Watch for High Voltage when unplugging the headphones from an adapter, energizer or amplifier.
It seems easy to grab the pins by accident as you insert or remove the plug from a socket, and if you touch them while energized, you may get a jolt of 230 Volts.
Beware: these voltages stay in this equipment for a long time, even when unplugged. Be careful!
Charge Time top
This system uses static electricity, meaning non-moving (static) electric charges.
The static charge, a.k.a. polarizing voltage, is supposed to take a few minutes to spread around the headphone's diaphragm. If the charge was free to move at will, it would move under the forces that are supposed to move the diaphragm when subjected to voltage fields from the plates. If the charge was free to move (not static), electrostatic headphones and speakers wouldn't work.
Therefore, it takes time for the static charge to spread across the entire diaphragm.
As the charge spreads, it is normal for the audio to increase in level for the first few minutes after you've plugged the adapter into the wall. It's also normal for each channel to come up at slightly different rates, meaning it is expected that for the first few moments the channels often seem unbalanced.
Personally, I leave this thing plugged in and energized all the time, so my headphones are always ready to go. It's hard to measure, but electrostatic systems love to be left alone — that's why they're called static, and not dynamic. Some people say, and I wouldn't disagree with them, that electrostatic systems sound best if they're left plugged in for at least a day.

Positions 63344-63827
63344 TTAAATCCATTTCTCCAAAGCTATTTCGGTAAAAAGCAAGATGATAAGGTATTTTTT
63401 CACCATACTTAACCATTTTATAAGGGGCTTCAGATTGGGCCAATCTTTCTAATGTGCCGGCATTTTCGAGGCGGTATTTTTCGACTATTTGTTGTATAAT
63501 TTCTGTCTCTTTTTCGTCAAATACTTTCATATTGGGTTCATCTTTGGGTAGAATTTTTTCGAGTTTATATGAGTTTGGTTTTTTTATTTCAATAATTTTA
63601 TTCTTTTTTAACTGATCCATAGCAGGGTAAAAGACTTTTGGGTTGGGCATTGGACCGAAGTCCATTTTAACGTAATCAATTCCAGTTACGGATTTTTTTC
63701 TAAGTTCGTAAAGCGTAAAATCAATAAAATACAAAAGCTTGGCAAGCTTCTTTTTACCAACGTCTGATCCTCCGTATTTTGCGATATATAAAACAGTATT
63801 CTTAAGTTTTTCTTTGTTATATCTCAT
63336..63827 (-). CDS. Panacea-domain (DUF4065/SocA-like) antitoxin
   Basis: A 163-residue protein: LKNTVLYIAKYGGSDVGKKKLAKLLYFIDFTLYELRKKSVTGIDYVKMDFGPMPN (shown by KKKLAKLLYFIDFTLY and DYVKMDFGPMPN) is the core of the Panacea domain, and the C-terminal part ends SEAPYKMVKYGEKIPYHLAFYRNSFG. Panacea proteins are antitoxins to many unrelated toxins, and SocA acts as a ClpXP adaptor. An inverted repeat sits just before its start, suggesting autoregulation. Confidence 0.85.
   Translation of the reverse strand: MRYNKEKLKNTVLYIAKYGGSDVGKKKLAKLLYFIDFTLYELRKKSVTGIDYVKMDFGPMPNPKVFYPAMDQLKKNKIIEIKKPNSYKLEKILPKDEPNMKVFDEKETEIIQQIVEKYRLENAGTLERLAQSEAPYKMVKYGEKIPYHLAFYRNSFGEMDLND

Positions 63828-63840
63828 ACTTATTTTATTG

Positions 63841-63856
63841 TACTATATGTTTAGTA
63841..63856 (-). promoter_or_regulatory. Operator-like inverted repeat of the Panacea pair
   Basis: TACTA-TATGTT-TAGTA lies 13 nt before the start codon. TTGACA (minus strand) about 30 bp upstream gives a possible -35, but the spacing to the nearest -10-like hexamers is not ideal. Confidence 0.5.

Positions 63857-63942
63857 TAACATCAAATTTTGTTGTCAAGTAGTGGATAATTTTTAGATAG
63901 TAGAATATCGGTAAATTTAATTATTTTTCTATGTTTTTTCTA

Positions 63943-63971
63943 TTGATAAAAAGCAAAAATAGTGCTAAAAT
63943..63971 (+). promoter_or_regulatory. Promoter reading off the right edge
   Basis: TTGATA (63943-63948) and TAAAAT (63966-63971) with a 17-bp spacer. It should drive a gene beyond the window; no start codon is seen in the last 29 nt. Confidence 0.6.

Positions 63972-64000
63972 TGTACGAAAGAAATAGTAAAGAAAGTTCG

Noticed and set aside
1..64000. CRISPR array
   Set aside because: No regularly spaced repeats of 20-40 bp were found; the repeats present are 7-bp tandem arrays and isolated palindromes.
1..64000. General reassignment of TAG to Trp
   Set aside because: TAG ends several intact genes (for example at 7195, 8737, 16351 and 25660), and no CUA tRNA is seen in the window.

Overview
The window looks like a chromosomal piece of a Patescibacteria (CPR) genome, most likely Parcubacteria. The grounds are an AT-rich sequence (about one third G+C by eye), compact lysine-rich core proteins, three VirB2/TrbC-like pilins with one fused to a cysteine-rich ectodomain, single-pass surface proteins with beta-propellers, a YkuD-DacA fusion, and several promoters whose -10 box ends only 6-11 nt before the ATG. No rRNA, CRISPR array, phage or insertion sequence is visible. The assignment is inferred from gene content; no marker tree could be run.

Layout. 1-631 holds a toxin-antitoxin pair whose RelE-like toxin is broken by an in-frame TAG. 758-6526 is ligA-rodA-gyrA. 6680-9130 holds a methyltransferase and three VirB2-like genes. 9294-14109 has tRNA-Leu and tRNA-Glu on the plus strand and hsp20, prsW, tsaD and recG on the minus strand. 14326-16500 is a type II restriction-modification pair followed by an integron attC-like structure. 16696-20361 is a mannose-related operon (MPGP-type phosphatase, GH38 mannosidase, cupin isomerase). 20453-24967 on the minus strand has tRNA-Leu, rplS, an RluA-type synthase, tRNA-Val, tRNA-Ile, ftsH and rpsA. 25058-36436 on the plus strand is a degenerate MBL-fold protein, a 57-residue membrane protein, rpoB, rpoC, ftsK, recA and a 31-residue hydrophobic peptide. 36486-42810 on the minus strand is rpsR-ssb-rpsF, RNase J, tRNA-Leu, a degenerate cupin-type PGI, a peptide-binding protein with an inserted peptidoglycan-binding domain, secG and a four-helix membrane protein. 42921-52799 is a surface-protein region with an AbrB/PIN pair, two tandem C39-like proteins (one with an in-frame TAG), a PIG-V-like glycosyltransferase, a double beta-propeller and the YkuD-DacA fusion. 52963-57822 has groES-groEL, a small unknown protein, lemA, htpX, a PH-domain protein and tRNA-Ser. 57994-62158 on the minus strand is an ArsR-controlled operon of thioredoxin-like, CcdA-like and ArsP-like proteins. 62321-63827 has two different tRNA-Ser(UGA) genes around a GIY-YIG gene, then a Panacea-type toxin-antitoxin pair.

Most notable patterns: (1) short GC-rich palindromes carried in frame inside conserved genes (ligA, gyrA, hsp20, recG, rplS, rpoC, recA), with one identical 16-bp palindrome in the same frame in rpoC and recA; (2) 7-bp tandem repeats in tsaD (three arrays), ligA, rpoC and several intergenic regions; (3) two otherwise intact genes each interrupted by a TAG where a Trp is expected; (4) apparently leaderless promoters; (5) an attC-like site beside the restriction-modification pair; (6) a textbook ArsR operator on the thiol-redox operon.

The diaphragms are virtually weightless, and float around in the air between two perforated metal plates.
Stax cautions that if you press these against your head, the diaphragm might move to one side of the 300 micron space between the perforated plates in which it operates, and discharge its polarizing voltage through that plate.
In other words, if you hear a Pop! while moving these around, that's normal.
I've also had this happen if I put them down too quickly on a hard table: the diaphragm wiggles too much, touches one of the plates, and discharges.
When either of the diaphragms discharges this way, it doesn't hurt anything, but you will lose most of your bass response for a minute while the static charge builds back up across the diaphragm.
The Stax SR-X Mark 3 is one of the least expensive ways to get the best headphone sound available.
Electrostatic headphones are in a completely different class above the primitive electrodynamic (coil in a magnet) systems used in almost all mass-market headphones and loudspeakers, like that Sennheiser.
If you want to spend more, and you probably do if you're reading this, the newer Professional (580 V) amplifiers and Lambda headphones sound even better, but also brighter. I love listening to these SR-X Mark III directly, but when I listen to the SR-Lambda Professional, many recordings demand I use an equalizer to lose a couple of dB around 4 kHz for them to sound great to me.
The bass of the SR-X Mark 3 sounds great, but if you want to beat yourself senseless with loud, deep bass, the SR-Lambda Professional and newer Stax pro-series headphones are designed specifically to do this even better.
With the aftermarket earpads as shown, these are good for flat recordings, but a little bright with bright recordings, and a little shy on deep bass. I'm hoping the original pads rectify this; we'll see.
A beauty of the complete Stax system is that everything is pretty much compatible with everything, with the only caveat that these older headphones won't work with newer amplifiers that only have Pro (580V) outputs.
If you find the efforts I put into sharing this information helpful, this free website's biggest source of support is when you use these links, especially this link directly to them at eBay, where they sell for about $150 (see How to Win at eBay). It helps me keep reviewing these oldies when you get yours through these links, thanks! Ken.